Research comparing the quality of human review to predictive coding (also called technology-assisted review) has clouded the market’s understanding of the importance lawyers play in document review. This view that humans are inferior to machines, largely fueled by outdated research, has increased the risk of inadvertent disclosures of sensitive and confidential information when responding to document requests.
For example, certain requesting parties have arbitrarily asserted that the predictive coding party should not be allowed to conduct a responsiveness review of the production during the privilege review process. In other words, if attorneys using predictive coding encounter obviously non-responsive documents in the course of a privilege review—such as employee’s medical records or pictures of the employee’s children—the requesting party’s position is that the human attorneys should not be allowed to exercise their own independent judgment to mark such documents as non-responsive.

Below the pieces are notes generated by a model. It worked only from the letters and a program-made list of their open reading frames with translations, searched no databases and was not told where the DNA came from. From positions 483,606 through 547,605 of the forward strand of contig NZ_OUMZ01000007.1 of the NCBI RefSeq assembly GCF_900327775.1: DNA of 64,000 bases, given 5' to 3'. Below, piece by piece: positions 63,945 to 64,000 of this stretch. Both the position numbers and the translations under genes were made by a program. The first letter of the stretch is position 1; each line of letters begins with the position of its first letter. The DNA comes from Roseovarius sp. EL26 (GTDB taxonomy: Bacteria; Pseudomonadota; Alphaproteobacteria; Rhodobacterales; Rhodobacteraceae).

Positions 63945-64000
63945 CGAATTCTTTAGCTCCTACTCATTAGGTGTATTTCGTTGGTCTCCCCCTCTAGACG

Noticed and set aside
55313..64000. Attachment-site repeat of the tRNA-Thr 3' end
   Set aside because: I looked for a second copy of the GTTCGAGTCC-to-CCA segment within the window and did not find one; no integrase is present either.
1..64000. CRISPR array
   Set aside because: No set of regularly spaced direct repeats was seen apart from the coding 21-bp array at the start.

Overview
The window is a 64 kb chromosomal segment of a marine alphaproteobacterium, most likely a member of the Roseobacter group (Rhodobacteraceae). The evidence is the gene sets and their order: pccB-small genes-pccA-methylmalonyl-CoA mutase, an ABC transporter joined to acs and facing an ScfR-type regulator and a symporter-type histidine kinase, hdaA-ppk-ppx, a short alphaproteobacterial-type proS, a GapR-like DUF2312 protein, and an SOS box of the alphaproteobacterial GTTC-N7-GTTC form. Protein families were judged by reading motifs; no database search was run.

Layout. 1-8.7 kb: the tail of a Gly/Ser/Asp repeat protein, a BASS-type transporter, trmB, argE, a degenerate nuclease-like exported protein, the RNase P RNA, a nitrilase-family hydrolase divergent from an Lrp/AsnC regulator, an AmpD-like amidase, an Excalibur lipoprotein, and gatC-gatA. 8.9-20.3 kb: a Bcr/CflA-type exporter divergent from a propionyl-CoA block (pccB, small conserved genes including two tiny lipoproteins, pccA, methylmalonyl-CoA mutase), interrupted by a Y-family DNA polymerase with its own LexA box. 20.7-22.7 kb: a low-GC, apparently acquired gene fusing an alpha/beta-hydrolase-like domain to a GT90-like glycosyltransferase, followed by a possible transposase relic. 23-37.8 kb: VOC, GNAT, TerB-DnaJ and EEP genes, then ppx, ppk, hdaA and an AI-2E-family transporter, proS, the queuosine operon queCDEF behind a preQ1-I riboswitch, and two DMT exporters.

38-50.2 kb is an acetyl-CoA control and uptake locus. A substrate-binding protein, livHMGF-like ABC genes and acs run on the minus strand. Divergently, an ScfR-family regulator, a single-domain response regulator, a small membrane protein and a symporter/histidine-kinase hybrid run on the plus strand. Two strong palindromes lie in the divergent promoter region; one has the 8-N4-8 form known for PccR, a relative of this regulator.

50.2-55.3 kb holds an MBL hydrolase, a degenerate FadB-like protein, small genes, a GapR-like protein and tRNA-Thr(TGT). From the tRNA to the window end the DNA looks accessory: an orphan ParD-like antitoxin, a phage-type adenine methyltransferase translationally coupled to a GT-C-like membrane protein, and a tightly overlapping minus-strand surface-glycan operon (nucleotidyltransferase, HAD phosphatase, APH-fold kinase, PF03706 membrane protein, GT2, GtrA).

This session will:
- Analyze the results of prior research on predictive coding, scrutinize prior research, and update prevailing approaches.
- Quantify the risks associated with relying exclusively on predictive coding, without final human judgment calls.
- Examine the results of experiments that use real world data to assess the quality of review when combining predictive coding with human judgment calls.
- Rishi Chhatwal, Assistant Vice President, Senior Legal Counsel, AT&T Services
- Robert Keeling, Partner, Sidley Austin LLP
- Peter Gronvall, Senior Managing Director, Ankura
- Nathaniel Huber-Fliflet, Senior Managing Director, Ankura
Nathaniel Huber-Fliflet - Ankura
Rishi Chhatwal - AT&T
Robert Keeling - Sidley Austin